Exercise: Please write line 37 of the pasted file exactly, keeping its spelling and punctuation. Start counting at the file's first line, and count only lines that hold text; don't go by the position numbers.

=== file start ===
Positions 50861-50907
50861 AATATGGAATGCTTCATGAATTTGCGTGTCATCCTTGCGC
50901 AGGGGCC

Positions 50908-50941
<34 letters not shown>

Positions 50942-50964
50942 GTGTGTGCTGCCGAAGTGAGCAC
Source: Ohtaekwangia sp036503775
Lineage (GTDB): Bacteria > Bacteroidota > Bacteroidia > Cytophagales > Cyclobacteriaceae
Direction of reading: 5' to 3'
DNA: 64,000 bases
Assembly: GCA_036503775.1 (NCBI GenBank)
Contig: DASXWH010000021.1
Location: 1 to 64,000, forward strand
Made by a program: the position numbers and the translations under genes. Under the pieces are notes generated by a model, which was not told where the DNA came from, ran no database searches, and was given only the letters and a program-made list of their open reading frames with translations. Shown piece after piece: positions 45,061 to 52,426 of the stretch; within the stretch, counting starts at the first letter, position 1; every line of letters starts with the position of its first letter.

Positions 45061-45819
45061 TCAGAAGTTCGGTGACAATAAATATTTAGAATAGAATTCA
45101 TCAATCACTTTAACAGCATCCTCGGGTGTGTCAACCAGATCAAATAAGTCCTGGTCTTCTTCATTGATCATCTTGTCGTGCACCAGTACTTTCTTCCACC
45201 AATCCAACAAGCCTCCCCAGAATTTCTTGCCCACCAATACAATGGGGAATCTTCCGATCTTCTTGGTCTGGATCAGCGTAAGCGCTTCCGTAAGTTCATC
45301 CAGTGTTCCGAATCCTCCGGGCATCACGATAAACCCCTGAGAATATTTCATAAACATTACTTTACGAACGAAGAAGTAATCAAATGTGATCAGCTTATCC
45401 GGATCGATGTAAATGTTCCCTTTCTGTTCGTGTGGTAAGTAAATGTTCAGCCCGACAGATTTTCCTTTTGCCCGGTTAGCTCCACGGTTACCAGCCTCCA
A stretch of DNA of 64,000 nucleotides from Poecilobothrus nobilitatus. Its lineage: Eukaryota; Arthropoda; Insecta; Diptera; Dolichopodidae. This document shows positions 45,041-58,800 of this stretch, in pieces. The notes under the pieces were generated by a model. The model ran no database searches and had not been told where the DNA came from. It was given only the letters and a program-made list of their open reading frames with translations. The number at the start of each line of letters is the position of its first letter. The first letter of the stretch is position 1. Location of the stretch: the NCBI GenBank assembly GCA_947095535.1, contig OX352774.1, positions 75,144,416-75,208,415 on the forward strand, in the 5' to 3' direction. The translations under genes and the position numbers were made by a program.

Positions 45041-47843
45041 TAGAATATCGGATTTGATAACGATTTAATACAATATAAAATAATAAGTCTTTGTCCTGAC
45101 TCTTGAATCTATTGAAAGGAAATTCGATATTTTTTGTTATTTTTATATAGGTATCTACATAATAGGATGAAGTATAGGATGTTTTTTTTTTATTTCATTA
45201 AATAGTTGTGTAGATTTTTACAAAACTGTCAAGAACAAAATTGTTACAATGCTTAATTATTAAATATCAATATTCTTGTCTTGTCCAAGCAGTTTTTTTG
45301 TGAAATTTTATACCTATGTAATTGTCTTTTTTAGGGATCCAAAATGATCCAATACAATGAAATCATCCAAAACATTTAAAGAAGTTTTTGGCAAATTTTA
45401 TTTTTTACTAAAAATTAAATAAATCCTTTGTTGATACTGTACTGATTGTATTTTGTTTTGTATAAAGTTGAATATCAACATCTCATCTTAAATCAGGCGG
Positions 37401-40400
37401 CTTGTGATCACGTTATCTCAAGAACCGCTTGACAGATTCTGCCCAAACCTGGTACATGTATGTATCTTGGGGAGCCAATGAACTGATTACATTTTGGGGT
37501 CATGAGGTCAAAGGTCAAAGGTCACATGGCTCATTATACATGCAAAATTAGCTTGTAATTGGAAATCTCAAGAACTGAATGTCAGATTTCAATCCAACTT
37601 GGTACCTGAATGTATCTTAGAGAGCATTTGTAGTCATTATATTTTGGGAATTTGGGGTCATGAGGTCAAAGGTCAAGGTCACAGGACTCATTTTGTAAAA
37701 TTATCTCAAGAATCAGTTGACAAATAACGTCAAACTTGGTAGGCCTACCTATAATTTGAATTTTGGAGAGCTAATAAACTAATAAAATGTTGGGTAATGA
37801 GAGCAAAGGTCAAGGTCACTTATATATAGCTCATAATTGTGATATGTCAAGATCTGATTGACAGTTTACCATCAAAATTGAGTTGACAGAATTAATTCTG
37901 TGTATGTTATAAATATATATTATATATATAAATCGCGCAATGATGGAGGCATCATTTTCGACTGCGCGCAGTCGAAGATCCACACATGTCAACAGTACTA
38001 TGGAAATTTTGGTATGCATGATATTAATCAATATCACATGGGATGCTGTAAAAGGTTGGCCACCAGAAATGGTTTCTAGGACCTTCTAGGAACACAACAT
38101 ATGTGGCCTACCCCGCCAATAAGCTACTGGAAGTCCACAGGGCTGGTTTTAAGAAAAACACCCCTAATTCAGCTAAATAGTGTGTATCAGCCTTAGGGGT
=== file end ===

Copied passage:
38101 ATGTGGCCTACCCCGCCAATAAGCTACTGGAAGTCCACAGGGCTGGTTTTAAGAAAAACACCCCTAATTCAGCTAAATAGTGTGTATCAGCCTTAGGGGT